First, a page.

Hi Q-MHI Africa readers!
Nobody is ever just a refugee. Nobody is ever just a single thing. And yet, in the public discourse today, we often speak of people as a single a thing. Refugee. Immigrant.
– Chimamanda Ngozi Adichie.
The renowned author said these words at last August’s World Humanitarian Day and they’re words worth recalling as World Refugee Day approaches this week on June 20. They have particular resonance for those who have watched the problem with cross-border refugee movement and internal forced displacement escalate in Africa over the last few years.
In the last couple of years, much of the world’s focus on the refugee crisis has been on the high profile Syrian problem, but the challenge has also grown in Africa during that period. There are now 18 million displaced people on the continent, of which 12.5 million are internally displaced persons (IDPs) in their own countries. Kenya (Dadaab) and Uganda (Bidi Bidi) have two of the world’s largest refugee camps.
Some of these people have been displaced for generations and their children and families are unable to officially claim a country.
But, increasingly, African countries are at the forefront of a more progressive understanding that refugees are, as Adichie says, more than just refugees. This is especially true when they’re given a legal framework under which they can operate in their host countries. Uganda has led on some of these discussions and will undoubtedly be put to the test as more displaced people pour over the border from the conflict-ridden South Sudan. World Bank’s vice president for Africa, Makhtar Diop argues the world has a lot to learn from Africa in dealing with displaced persons in this regard.
The thinking that host countries should be encouraged to see displaced persons as economic assets rather than a drain on limited resources is being encouraged by organizations like the World Bank which has dedicated $2 billion through one its funds to support host communities as well as refugees in low-income countries. Specifically, the bank has committed $250 million this fiscal year for communities hosting displaced people in DR Congo, Ethiopia, Djibouti, Uganda and Zambia. It’s also committing $500 million to support the 1.8 million IDPs in Nigeria’s north east as well as the host communities.
For years, short-term fixes have been applied to long-term problems with no end in sight. The increased emphasis on supporting host communities and encouraging economic inclusion for the displaced can create opportunity from crisis.
Yinka Adegoke, Q-MHI Africa editor
STORIES FROM THIS WEEK
Learning the history of Africa’s dying languages will help us save them. Decades after independence, indigenous African languages have suffered delegitimization in social, economic, educational, and political circles. But to revive their important role in our societies, these languages should be at the center of historic and academic study, argues Abdi Latif Dahir.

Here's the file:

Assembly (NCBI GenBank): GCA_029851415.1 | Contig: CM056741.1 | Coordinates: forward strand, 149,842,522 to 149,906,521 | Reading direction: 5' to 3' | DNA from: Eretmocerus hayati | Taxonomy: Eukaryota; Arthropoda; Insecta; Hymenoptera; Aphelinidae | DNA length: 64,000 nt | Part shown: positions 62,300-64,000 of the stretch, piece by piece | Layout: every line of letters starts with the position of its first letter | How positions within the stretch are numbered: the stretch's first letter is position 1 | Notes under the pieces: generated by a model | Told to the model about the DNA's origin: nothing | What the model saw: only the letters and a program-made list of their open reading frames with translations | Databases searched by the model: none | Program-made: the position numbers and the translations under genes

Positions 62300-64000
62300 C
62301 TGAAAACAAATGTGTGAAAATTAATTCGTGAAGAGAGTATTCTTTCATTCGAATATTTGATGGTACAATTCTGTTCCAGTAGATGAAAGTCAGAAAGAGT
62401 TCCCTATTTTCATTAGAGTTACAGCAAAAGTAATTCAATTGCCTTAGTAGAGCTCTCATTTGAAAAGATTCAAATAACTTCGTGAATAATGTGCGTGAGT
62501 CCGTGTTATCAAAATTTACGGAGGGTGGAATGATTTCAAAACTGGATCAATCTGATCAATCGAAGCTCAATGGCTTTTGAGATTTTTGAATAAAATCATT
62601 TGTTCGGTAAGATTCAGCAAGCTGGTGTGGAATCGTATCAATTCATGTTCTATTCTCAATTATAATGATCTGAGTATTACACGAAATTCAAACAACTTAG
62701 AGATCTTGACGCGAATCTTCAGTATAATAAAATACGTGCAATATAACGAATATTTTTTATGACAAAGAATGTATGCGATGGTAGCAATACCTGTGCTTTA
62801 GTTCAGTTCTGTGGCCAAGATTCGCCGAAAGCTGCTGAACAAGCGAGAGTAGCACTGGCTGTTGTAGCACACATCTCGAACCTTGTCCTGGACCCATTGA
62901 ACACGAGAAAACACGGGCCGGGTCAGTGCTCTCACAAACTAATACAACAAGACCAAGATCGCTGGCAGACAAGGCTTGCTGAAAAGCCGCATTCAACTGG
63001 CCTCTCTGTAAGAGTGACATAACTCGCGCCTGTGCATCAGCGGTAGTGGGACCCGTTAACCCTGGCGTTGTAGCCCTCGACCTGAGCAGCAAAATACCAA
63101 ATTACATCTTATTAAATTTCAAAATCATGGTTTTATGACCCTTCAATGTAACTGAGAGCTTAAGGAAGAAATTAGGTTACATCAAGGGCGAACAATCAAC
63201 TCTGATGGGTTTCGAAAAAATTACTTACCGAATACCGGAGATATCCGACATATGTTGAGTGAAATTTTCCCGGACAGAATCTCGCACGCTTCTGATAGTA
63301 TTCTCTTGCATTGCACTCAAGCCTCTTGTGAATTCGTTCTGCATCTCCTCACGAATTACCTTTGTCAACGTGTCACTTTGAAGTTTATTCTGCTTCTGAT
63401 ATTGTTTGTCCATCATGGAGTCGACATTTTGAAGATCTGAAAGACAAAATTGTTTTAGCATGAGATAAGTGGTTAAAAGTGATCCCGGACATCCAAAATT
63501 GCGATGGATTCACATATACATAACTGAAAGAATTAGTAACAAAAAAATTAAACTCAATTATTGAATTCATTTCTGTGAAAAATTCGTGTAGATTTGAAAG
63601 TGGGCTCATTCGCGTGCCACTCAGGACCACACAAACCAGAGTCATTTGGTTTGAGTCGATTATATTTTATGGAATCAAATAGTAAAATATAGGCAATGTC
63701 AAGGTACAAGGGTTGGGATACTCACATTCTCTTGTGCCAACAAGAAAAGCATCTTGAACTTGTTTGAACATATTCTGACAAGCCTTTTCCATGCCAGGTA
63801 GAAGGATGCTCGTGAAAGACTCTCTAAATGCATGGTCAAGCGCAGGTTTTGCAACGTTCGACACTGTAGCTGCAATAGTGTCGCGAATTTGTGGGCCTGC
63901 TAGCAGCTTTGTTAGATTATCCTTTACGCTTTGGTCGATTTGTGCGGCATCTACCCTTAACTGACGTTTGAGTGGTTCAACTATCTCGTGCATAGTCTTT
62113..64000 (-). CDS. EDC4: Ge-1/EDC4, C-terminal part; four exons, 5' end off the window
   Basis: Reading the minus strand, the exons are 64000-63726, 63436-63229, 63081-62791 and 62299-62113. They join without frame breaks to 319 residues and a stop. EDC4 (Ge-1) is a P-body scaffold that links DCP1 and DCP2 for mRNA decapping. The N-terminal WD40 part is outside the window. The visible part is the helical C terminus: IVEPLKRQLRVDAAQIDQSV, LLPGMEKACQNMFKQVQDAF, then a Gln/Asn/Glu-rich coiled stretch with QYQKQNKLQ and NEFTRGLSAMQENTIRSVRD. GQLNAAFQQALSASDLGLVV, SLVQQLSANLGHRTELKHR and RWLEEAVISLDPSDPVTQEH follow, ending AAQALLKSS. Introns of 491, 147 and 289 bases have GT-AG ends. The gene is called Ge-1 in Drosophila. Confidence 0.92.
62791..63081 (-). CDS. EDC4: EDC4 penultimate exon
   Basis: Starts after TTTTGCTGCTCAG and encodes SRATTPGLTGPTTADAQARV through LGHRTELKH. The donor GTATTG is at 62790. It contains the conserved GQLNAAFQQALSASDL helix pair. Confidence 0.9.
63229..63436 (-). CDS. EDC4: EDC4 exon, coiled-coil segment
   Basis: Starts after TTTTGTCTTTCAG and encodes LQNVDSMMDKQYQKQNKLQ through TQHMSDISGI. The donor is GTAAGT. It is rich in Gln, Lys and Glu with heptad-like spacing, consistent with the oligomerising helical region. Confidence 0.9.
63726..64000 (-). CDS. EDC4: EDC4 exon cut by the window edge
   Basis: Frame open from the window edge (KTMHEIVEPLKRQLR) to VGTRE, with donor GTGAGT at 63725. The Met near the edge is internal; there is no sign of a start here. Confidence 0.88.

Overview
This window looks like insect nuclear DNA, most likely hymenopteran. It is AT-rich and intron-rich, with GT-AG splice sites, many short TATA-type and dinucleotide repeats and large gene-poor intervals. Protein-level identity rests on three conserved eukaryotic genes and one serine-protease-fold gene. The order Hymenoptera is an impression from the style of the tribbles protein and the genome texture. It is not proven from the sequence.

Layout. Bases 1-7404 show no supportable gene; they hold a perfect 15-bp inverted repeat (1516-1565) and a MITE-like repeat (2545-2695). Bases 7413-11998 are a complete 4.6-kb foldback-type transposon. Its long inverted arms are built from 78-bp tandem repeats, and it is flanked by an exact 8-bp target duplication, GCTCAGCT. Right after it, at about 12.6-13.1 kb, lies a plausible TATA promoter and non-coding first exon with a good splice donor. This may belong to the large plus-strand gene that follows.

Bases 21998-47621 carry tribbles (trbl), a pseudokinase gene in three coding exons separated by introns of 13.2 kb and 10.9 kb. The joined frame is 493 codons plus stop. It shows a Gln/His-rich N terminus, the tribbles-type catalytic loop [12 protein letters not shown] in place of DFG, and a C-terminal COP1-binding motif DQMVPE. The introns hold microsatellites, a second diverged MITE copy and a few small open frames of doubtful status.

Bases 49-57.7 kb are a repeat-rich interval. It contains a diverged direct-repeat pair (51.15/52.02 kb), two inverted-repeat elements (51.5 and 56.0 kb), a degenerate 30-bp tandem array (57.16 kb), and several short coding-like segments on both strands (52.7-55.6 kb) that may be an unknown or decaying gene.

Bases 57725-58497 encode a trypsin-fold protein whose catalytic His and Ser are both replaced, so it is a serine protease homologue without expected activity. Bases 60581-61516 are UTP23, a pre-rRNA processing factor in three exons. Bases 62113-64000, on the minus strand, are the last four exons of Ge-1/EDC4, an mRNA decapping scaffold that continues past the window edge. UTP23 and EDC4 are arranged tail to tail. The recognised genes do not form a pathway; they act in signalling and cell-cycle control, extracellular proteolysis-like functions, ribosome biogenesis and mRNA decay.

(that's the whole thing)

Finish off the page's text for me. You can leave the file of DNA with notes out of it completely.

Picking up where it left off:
Ghanaians are risking their lives to get to Europe illegally. Ghana is a country not at war, with few ethnic flare-ups or religious feuds, and is a fierce defender of democracy. So why are thousands of young Ghanaians making the dangerous trek across the Sahara to reach Europe in search of a better life, asks Brennan Weiss.
“Nigerian” success abroad reminds us of shortcomings at home. There were six players of Nigerian descent in England’s team that won the under-20 World Cup in South Korea this year. As Yomi Kazeem explains, while championing exceptional achievements of anyone of Nigerian descent is nice, their success is also a reflection of the country’s failings.
Ivory smuggling is hurting China’s complex alliances in Africa. Ivory smuggling does persistent damage to China’s image abroad. But as Lily Kuo writes, this is more so in Africa, where China’s consumption of ivory used for medicine and decoration, continues to complicate its alliances.
Africa’s fast-growing pentecostal churches are entrenching outdated sexism. Churches carry out important social functions across Africa. But when it comes to the question of gender, old-fashioned practices against women are normalized in many popular pentecostal churches, writes Akosua Adomako Ampofo.
CHART OF THE WEEK
UK’s African immigrants could save £100 million a year if they used digital remittances instead of cash. Despite the existence of digital and mobile transfer models, African remitters in the United Kingdom still prefer to visit cash agents to send money. Research shows if they used digital services, these families could be saving over £100 million a year in total fees to agents.
OTHER THINGS WE LIKED
Are African soccer players more likely to die on the pitch? In the last 10 years 40% of the 64 soccer players who’ve died on the pitch have been African, according to research. Following the death of Ivory Coast’s Cheick Tiote on June 5 from suspected heart failure, BBC’s Jordan Dunbar examines whether there is definitive evidence African players are more susceptible to such incidents.
KEEP AN EYE ON
Atlas for Africa training (June 19, 20 & 23). Quartz Africa will be conducting training for African journalists, students, and academics to use our Atlas chart-building platform. Training will take place this week in Kampala and Lagos. Send us your newsroom’s interest at email@example.com.
World Refugee Day (June 20). From hot sauce to the iconic Mini Coopers, refugees have made some of the nicest things we treasure today. But across Africa, where 30% of the world’s refugees are, they live in fear for their lives, with the continent still lagging behind when it comes to using innovation to connect its refugees. United Nations marks the day on June 20.